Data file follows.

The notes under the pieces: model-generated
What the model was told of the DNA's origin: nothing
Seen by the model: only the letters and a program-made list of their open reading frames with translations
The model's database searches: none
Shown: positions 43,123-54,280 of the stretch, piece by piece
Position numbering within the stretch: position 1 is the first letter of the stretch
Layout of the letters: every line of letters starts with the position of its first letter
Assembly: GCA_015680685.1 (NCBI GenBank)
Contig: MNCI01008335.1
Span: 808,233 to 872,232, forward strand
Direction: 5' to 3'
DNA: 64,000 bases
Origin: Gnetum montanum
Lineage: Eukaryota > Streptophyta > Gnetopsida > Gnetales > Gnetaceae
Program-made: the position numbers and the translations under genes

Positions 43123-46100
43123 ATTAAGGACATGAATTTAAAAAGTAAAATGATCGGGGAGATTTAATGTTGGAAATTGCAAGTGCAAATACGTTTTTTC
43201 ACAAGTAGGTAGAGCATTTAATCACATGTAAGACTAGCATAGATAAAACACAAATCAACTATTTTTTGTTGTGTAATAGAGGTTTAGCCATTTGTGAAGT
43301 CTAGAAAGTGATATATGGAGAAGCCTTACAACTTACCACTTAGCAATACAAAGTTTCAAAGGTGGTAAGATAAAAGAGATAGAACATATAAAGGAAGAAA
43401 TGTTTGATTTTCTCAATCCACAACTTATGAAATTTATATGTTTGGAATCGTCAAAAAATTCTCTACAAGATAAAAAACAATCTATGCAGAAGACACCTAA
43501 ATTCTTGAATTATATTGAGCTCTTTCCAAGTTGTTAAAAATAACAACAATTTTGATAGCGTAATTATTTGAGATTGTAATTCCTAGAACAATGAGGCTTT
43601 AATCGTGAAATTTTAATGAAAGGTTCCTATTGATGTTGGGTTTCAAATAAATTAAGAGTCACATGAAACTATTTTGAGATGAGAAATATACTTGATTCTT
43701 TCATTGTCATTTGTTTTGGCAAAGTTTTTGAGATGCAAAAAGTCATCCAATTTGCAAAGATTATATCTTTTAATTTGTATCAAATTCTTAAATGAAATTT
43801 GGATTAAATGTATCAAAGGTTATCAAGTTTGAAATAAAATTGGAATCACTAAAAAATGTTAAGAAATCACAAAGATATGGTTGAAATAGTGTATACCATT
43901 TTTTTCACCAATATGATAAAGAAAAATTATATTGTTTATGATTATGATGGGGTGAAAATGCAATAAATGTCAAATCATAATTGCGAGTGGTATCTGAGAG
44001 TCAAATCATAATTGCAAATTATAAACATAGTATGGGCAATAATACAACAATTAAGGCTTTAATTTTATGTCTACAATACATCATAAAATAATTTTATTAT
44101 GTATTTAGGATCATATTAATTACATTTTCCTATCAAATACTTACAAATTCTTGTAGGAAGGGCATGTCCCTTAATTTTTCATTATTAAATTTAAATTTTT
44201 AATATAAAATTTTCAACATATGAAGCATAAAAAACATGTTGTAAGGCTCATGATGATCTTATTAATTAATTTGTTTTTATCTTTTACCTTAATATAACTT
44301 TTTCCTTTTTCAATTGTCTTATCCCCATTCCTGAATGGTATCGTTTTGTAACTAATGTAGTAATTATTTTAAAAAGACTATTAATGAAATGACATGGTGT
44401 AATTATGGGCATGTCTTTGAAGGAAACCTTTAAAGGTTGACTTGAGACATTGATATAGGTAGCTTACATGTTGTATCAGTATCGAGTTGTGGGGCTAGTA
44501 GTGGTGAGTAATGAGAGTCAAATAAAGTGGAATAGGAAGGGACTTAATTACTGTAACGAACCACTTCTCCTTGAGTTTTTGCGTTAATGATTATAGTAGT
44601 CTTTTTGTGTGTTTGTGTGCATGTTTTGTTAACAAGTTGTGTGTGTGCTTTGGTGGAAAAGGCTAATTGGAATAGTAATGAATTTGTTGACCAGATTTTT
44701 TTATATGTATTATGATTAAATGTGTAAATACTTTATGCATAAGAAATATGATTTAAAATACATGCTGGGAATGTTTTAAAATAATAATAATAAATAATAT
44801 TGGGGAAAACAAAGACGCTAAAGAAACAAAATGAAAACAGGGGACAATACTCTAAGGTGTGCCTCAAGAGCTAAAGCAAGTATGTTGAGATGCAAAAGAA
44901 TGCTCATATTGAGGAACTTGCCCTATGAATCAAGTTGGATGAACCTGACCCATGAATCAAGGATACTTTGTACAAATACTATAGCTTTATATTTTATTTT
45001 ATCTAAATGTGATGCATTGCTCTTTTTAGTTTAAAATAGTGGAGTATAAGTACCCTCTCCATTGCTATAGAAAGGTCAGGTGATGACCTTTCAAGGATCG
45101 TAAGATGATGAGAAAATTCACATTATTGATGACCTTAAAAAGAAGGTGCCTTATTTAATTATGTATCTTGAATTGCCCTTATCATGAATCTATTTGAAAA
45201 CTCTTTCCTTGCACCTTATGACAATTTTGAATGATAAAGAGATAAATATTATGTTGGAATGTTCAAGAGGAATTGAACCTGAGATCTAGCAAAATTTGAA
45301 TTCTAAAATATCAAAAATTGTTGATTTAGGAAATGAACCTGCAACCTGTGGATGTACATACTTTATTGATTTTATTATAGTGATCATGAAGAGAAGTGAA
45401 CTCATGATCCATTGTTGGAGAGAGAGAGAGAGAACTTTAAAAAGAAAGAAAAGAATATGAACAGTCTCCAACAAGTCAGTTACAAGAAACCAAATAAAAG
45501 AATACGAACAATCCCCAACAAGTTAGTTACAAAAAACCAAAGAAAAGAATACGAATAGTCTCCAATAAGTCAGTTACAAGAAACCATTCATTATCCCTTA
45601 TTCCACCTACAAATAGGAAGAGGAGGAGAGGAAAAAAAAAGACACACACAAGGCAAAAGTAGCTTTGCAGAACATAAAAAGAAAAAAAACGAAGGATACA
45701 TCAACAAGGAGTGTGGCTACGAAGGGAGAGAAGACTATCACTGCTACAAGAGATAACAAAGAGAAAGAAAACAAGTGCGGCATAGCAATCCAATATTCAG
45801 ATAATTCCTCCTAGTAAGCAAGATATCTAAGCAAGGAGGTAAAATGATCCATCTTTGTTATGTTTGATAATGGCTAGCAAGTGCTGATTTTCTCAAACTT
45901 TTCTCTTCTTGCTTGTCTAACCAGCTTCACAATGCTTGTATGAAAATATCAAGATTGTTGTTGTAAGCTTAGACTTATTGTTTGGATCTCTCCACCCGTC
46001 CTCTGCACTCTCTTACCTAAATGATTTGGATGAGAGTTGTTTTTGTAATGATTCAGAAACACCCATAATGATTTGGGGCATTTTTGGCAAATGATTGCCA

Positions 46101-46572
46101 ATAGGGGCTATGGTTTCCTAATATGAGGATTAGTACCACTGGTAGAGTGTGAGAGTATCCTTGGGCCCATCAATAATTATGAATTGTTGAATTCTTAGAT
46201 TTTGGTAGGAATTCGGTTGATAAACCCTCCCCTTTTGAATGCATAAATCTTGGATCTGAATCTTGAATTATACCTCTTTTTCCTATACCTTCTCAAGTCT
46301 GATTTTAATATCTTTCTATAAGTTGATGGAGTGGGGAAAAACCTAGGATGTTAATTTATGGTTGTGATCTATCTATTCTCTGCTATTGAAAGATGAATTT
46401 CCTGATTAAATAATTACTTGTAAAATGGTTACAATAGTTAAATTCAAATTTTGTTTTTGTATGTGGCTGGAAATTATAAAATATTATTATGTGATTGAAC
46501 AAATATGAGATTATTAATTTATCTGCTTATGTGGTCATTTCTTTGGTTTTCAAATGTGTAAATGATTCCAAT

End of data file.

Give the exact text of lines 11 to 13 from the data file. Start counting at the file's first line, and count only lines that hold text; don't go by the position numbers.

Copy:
Direction: 5' to 3'
DNA: 64,000 bases
Origin: Gnetum montanum